ReplyDelete
  8. Mountain laurel (Kalmia latifolia) actually grows pretty well here in Atlanta, though it is not widely planted in gardens(I suspect that's because of its rather large mature size). Just 30 to 40 minutes north of Atlanta, when you first start getting into the foothills of the Appalachians, the roadsides are lined with Mountain laurel. It needs acid soil, which our clay can certainly provide.

    ReplyDelete
  9. Thanks for setting me straight on mountain laurel in Atlanta, Hilda. I amended my post to reflect my experience rather than a sweeping statement about its range. The USDA sites show a broader southern range than I expected. The map follows the Appalachian range right on down through where I know there are hills rather than the flatland where I am.

    I was pretty sure that Kalmia wouldn't grow on the alkaline Texas soil on the coast where Janie gardens when I questioned just what kind of mountain laurel they grow.

    Now I'm wondering if we can grow Texas Mountain Laurel, Sophora secundiflora? I wonder if Noelle grows it in Arizona?

    ReplyDelete
  10. You do have a way with words - Most entertaining! I also enjoy a good botanical sleuthing session when I have a few hours to spare - it does seem to take me a long time, but it's always a rewarding experience for me.

    ReplyDelete
  11. I have been around a lot of boxwoods, but never noticed a grape smell. To me they smell like plantations, old Virginia and Williamsburg. To my wife they smell of cat pee and B.O. The most grapey smelling plant I know of is from Evergreen Wisteria (Milletia). To me its blooms smell just like Grape Nehi.

    ReplyDelete
  12. I'm a huge fan of boxwood and had two growing on the farm where I lived for 20 years or so. I don't recall seeing them bloom and I never thought they smelled like grapes. I'm wondering if it was the variety of box I had. On hot days that box smelled like, pardon my language here, but it smelled like cat pee. Yikes!

    Enjoyed your posts on boxwood very much.

    ReplyDelete
  13. You are very funny Nell Jean! So much is beyond my comprehension as well! Lol!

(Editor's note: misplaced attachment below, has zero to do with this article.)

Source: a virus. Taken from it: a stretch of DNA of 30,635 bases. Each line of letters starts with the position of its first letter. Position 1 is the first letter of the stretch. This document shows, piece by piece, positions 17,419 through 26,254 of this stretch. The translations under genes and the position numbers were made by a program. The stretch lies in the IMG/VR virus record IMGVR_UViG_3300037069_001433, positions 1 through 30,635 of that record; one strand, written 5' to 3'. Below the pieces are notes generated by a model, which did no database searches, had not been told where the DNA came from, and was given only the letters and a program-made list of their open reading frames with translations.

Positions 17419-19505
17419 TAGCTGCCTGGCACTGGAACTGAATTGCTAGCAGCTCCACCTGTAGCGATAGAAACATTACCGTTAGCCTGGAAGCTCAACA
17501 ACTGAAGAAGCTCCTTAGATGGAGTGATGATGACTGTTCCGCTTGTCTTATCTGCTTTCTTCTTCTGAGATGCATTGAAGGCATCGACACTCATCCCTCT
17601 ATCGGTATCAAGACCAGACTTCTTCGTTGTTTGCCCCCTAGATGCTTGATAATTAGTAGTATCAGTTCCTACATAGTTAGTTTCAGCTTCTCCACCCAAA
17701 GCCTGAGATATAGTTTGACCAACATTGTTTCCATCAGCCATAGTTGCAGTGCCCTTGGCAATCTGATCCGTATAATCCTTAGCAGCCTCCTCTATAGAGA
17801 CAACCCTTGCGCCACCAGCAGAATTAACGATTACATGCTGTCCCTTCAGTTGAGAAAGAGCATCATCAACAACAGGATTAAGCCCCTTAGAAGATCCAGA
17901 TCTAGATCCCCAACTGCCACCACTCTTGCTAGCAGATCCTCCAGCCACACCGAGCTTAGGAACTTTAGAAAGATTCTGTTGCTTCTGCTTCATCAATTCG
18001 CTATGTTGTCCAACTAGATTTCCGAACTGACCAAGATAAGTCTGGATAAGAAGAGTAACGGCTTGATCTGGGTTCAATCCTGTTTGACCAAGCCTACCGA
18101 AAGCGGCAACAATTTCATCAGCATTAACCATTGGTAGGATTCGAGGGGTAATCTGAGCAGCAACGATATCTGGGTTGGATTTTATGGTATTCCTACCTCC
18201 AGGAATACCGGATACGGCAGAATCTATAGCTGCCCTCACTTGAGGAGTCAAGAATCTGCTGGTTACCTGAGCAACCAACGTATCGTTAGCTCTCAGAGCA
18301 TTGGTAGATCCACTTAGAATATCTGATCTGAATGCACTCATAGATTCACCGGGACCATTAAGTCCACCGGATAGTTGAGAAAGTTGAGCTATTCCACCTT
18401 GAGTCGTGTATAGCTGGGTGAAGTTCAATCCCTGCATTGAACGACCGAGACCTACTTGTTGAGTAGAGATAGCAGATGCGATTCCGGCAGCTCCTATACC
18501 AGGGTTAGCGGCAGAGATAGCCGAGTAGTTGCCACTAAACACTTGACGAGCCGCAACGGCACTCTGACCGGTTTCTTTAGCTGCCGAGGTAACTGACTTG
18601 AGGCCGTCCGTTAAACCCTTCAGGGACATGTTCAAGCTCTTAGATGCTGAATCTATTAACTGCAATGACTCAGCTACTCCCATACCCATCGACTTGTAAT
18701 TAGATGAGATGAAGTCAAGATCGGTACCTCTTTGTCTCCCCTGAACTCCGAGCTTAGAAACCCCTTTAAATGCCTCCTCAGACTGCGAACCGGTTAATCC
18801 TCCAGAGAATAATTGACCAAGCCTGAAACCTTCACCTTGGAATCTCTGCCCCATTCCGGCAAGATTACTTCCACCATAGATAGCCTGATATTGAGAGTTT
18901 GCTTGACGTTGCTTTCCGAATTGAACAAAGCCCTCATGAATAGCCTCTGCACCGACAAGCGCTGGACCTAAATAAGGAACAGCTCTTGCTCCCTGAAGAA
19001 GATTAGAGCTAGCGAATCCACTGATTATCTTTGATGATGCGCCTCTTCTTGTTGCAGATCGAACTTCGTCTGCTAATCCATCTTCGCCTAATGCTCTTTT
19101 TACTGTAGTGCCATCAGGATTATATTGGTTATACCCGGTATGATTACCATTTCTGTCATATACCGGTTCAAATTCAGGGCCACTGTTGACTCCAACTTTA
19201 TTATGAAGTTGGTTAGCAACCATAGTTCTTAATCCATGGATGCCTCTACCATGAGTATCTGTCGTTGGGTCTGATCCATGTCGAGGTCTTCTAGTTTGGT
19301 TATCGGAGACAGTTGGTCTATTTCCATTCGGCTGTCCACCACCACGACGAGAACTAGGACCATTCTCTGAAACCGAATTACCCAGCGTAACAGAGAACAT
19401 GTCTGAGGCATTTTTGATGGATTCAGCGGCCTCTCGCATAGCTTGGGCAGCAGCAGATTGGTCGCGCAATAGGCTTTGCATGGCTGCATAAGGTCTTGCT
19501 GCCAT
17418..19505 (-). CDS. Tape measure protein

ReplyDelete
  14. Then there is Iris Aureo Varigata- Varigated purple kool-aid iris. I love the scent and stripes on it's strappy leaves. Fun post!

    ReplyDelete
  15. Our Texas Mountain Laurel grows everywhere here, even at the water's edge, and that is the salt water of the Gulf of Mexico! It is slow to grow, but will grow easily from seed, and I know of one tree that is planted in good turkey compost, and has grown 8' in 3 years. That is astonishing for a Texas Mountain Laurel.

    I also know a lady who was pushed over the edge by her husband helping her in the garden by 'pruning' her Texas Mountain Laurel. They had been given to her as seedlings 25 years earlier by her son, and had grown to about 5' in height. He husband cut them down by more than half. She just sat down and cried, which is what I would have done, as soon as I did him bodily harm.

    Thank you for the research, Nell.

    I thought viburnum was the only shrub that smelled of cat pee. Oh, wait! Viburnum smells of dog poo. Different fragrances.

    ReplyDelete
  16. Hmmm...never mind the botanical names, I'm a bit in the dark here because I don't know what grape koolaid smells like!

    ReplyDelete
  17. This is a cute post. I haven't ever noticed a koolaid smell on flowers so I must be missing something. I'll be looking for these no matter what family they are in for the koolaid smell!

    ReplyDelete

I look forward to comments and questions and lively discussion of gardening and related ideas.



Google+ Followers